We found that participants in a competition who were targets of trash-talking outperformed participants who faced the same economic incentives, but were not targets of trash-talking. Perceptions of rivalry explain the effect of trash-talking on performance. That is, trash-talking shifts targets’ perceptions of opponents to view them as rivals, which in turn, motivates targets to compete harder and perform better on effort-based tasks.

Our research also sheds insight into the type of motivation that is elicited by trash-talking. We found that when individuals encounter trash-talking, they become motivated to punish the trash-talker and see the trash-talker lose rather than to maximize their own rewards of winning a competition.

We identify a boundary condition of our effect: the competitive/cooperative setting. Our findings reveal that targets of trash-talking perform well on effort-based tasks in competitive interactions, but targets of incivility perform poorly on effort-based tasks in cooperative interactions.

Across our six studies, we demonstrate that trash-talking influences the targets’ performance, perceptions of rivalry, motivation, unethical behavior, and creativity.]

“Very consistently in our studies, we find that targets of trash-talking become very motivated.” –Maurice Schweitzer

Knowledge at Wharton: What are the practical applications of these findings?

Yip: Our work informs a number of practical implications. First, we can provide prescriptive advice for potential and habitual trash-talkers. Trash-talkers need to recognize that they may unintentionally be boosting their opponent’s motivation and performance. So, we encourage trash-talkers to engage in deeper perspective-taking so that they are able to gauge what the interpersonal consequences are for their rude behavior.

Second, we encourage managers, executives and coaches to think carefully about when to expose their employees to trash-talking. We urge managers to deliberately and strategically expose trash-talking to employees once they’ve considered what task their employees are performing. In light of our findings, when employees are working on routine tasks that require effort, exposing them to a trash-talking message that was said or broadcasted from their competitor may actually boost their performance. But if that performance task is more cognitively demanding and involves creativity, then we would find that trash-talking may actually diminish their performance. Managers need to be aware of the different effects on behavior that trash-talking can have.

Knowledge at Wharton: What does trash-talking do in cooperative settings?

Schweitzer: What’s interesting is that trash-talking can be very destructive in a cooperative setting, whereas it’s motivating in a competitive setting. In one of our studies, we had people either cooperate with somebody or compete with somebody. These were confederates — paid research assistants who engaged in the same trash-talking behavior in both cases.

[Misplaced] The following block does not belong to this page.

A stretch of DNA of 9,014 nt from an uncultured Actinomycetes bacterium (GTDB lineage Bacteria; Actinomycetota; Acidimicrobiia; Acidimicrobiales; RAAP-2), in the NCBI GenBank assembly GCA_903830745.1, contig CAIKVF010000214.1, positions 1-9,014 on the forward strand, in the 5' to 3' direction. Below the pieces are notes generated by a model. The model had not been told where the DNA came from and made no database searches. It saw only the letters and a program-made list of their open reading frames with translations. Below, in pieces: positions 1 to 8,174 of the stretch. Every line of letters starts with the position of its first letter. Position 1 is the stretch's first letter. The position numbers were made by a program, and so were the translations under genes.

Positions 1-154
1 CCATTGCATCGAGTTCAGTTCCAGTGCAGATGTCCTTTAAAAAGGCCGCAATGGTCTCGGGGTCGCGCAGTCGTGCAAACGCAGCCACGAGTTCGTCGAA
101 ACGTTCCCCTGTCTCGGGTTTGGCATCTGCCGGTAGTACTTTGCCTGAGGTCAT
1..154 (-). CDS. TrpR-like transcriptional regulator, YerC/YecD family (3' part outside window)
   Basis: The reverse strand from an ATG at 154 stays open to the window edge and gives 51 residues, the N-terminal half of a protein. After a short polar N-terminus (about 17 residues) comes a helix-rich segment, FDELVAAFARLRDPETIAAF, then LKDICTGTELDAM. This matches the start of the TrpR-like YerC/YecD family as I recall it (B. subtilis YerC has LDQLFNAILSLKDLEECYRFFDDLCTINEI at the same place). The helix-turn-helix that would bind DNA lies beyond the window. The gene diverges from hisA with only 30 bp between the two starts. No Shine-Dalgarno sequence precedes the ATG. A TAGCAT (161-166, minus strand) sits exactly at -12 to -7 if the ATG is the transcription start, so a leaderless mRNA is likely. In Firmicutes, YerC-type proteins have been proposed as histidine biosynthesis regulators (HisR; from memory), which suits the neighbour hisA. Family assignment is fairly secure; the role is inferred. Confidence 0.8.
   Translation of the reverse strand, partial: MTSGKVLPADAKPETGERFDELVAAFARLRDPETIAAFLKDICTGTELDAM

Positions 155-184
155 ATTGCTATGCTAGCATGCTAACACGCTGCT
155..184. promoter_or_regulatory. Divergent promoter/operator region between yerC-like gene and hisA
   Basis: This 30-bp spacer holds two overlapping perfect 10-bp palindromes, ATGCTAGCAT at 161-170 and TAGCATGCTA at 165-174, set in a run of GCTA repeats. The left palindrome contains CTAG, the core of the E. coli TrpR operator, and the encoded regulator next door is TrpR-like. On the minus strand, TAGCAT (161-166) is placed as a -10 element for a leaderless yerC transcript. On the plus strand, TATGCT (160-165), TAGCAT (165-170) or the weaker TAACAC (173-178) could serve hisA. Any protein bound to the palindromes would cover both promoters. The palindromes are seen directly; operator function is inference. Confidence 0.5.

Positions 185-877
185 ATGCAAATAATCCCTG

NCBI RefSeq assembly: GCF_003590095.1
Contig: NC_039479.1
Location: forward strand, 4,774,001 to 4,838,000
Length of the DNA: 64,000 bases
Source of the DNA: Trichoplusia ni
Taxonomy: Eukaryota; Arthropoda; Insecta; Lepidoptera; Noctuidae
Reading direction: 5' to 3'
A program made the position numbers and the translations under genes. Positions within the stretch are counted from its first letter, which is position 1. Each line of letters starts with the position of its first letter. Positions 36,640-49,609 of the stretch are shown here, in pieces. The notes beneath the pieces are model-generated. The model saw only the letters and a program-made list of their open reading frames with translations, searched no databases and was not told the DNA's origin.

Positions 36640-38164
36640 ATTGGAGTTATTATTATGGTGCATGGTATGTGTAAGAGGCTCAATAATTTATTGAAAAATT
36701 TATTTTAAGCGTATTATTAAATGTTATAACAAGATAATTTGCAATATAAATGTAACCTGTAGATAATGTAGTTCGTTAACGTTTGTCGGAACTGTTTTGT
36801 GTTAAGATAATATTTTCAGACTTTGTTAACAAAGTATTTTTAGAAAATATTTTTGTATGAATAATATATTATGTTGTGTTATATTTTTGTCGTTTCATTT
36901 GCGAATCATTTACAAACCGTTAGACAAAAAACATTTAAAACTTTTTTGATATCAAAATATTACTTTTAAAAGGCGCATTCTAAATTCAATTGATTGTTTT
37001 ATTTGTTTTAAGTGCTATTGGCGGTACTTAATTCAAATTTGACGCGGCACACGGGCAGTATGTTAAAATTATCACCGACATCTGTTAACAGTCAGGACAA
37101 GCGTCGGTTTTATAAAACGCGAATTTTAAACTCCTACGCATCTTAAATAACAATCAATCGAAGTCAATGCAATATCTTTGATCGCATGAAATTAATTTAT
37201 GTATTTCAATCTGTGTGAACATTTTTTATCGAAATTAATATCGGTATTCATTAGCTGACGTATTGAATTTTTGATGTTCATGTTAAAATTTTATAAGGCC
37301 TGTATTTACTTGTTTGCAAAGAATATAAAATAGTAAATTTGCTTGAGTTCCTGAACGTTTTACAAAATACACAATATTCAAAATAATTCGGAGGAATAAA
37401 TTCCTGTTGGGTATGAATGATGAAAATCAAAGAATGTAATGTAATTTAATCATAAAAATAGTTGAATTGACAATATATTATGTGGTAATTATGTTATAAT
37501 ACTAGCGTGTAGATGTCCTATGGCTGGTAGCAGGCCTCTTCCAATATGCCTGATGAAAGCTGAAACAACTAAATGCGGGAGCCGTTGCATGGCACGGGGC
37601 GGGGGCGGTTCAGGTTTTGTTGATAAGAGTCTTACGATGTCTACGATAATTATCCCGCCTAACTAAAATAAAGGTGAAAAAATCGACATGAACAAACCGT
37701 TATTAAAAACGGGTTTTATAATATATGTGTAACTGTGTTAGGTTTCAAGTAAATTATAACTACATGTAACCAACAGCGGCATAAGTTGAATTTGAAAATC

They said things like, “I can’t believe I’m paired with you. I can tell you’re such a loser already.” Then they performed a cooperative task or a competitive task. The exact same messages boosted performance in a competitive task but harmed performance in a cooperative task.

Knowledge at Wharton: What contribution does your work add to existing academic theory in this area?

Schweitzer: Our work, I think, connects to two important literatures. One is the literature on competition and rivalry, more specifically. Jeremy talked about British Airways and Virgin, where trash-talking is part of that rivalry and competitive environment. We see trash-talking motivate people but also exacerbate conflict. We see rivalry as something that typically occurs over a long period of time with competitive interactions, but trash-talking is a way to fast track that relationship so we can transform normally competitive behavior into a much more intense, more rivalry-like situation.

The second literature that we would connect this to is literature on incivility. There’s some very interesting work by (Georgetown University professor) Christine Porath and others looking at uncivil behavior in the workplace. We find that, consistent with that prior work, it’s destructive in cooperative settings. Within your organization, trash-talking each other is not very useful, but in competitive settings it might have an interesting role to play. In some other emerging work that we have, we’re beginning to find that trash-talking somebody else’s group can actually have a bonding effect on our group.

Knowledge at Wharton: How will you follow up your research?

Yip: The current work that we just described focused on the effects of trash-talking on the target in dyadic interactions. Some of the more current work that Maurice and I are carrying out investigates the effects of trash-talking in group interactions. It’s valuable to understand the effects of trash-talking between groups and also to understand the consequences for observers who are not necessarily targets. In our current work, we are investigating how observers react to trash-talking and whether that facilitates group cohesion and functioning.

If we return to the example of Richard Branson, why did he go to the trouble of spending all that money and time to have a blimp with a giant banner on it and float it over the construction site? Are there any benefits to doing that? We hypothesize that employees in that situation may respond quite favorably to it and may be more likely to identify closely to their organization. We’ve begun collecting data and testing that hypothesis.